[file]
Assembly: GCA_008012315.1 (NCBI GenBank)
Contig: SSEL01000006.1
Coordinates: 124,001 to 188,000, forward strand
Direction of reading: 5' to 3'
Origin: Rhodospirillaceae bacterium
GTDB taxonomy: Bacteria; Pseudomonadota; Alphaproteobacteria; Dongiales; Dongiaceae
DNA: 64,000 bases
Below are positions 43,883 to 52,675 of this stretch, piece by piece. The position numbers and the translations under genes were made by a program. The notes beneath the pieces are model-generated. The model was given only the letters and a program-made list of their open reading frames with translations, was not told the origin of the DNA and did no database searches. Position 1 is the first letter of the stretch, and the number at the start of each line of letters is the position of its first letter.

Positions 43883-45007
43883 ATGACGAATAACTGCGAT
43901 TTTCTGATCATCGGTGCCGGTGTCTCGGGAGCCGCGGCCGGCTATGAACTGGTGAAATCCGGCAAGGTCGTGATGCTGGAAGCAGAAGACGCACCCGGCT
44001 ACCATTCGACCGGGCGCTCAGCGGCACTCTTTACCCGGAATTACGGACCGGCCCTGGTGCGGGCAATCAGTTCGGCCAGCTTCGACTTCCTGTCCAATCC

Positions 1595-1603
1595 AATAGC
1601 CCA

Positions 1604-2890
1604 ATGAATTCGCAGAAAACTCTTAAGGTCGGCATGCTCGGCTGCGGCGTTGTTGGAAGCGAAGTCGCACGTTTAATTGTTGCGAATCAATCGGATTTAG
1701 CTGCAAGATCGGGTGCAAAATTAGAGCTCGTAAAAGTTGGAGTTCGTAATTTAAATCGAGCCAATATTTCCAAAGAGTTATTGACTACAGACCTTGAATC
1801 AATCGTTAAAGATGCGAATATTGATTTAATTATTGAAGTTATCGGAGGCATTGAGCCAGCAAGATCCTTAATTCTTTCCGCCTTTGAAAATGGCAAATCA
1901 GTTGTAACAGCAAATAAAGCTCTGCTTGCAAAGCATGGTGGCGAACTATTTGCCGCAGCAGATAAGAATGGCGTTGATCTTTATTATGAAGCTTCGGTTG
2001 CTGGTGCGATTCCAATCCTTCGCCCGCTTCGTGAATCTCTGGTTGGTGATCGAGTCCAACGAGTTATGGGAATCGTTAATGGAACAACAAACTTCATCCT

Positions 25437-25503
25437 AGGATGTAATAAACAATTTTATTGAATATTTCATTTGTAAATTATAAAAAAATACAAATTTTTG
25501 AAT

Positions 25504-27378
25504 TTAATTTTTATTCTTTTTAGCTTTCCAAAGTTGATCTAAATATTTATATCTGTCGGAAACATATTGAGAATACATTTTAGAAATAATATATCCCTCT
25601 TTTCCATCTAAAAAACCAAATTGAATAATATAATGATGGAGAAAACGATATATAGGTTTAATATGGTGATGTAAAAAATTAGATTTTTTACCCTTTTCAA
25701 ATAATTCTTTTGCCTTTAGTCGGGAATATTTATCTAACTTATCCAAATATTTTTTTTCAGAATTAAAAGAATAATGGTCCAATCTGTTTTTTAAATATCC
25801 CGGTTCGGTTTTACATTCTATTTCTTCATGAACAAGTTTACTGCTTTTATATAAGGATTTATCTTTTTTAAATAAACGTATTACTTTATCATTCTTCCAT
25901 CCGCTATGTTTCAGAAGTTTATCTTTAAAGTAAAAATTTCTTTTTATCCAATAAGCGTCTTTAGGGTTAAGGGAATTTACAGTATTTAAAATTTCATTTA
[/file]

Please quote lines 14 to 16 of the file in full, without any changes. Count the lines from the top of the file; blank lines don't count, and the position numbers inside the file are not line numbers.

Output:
1595 AATAGC
1601 CCA

Positions 1604-2890